“Other than the dimensions, and the propulsion system, or lack thereof, it could almost be one of ours. Control room, individual quarters, pilot’s room of some sort. No chairs. Nothing to sit on.”
“What about the propulsion system?”
“I can’t find one. But that just means we need some experts to look at it.”
Kim thought about Kane’s offer to assist. “It must have been in trouble when the Hunter found them.”
“Why do you—?” Something out on the lake caught his eye. She followed his gaze and saw a reflection. Possibly distant lightning. She looked off toward Mount Hope and saw flashes around its summit.
“Do you have pictures of the interior?” she asked.
He was slow to look back toward her. “Yes.”
“May I see them?”
“Of course.” But he made no move to get them. His attention had returned to the lake.
She saw again the luminous patch. Far out, but brighter this time.
His right arm went slowly up in a gesture of triumph.
It might have been a cloud of fireflies, out on the water, but it moved with unnerving precision, a spiral mounting up as she watched, a cloud, a fog, a mist.
Sheyel raised both hands to welcome it.
“Back off,” said Kim. “Get into the flyer.”
The cloud was alive with tiny stars, floating, moving, swirling.
It was growing noticeably larger. And brighter.
“Coming this way,” said Kim.
“Hello,” he called. His voice echoed in the night. “I know you can’t understand me. But we need to talk.”
The cloud was lovely, but its purposeful advance filled Kim with alarm.
“We brought your ship.” Sheyel half-turned to indicate the Valiant.
The wind picked up and the trees shuddered. Kim was suddenly aware that another flyer was setting down back in the trees somewhere. It was the Cloudrider. Its lights blinked off and the engine died. Sheyel was too preoccupied to notice.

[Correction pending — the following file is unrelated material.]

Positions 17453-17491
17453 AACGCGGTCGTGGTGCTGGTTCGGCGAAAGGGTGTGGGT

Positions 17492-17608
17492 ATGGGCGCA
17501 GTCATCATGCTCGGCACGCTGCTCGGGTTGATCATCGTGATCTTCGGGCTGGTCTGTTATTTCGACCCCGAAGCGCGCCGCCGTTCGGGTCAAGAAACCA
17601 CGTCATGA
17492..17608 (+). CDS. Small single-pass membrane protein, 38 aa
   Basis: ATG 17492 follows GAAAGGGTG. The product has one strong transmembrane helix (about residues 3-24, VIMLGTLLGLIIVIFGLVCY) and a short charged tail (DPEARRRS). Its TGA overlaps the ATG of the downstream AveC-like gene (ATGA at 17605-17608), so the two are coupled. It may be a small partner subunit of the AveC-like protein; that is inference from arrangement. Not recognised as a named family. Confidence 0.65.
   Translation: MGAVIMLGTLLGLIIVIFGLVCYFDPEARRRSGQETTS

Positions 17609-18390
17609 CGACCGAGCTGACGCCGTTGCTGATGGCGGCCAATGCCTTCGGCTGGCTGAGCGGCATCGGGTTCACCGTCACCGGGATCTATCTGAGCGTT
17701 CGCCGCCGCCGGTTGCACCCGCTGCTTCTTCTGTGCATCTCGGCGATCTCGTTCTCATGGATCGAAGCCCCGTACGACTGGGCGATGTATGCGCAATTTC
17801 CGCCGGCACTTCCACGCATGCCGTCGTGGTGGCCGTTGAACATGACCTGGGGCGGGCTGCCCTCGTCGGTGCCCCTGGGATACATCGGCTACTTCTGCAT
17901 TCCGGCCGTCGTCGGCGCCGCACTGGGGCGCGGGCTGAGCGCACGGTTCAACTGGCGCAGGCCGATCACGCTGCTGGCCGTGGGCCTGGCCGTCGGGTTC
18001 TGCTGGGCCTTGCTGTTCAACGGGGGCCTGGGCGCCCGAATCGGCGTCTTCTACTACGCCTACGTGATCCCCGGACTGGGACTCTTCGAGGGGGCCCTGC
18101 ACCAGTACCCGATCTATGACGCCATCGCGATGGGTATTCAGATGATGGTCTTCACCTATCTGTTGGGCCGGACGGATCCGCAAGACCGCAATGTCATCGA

Moments later, three figures, two men and a woman, appeared out of the woods. They surveyed the situation and fanned out. Kim thought she could see weapons. And then a fourth person came out of the trees.
“We want to talk to you.” Sheyel continued to address the manifestation. “We are your friends.”
The cloud kept coming.
Kim measured the distance between the Valiant and her flyer and the angle the intruders had if she decided to grab the starship and run.
Tripley stood watching, his gaze shifting between Sheyel and the cloud. Apparently he wasn’t as dumb as she’d thought.
The cloud was now just a few meters off the beach. It floated on the water, almost, she thought, taking sustenance from it. Several patches of internal luminescence formed, distributed randomly through its upper levels, and as she watched they became eyes, the same eyes she’d seen in Kane’s sunken villa.
Everyone on the beach froze.
The eyes were deranged. This was not the cool malevolence she’d seen on the Hammersmith. This was pure madness.
Kim edged closer to her flyer.
Where the entity touched the lake surface the water misted and swirled, and Kim recalled the missing footprints on her first visit to the area.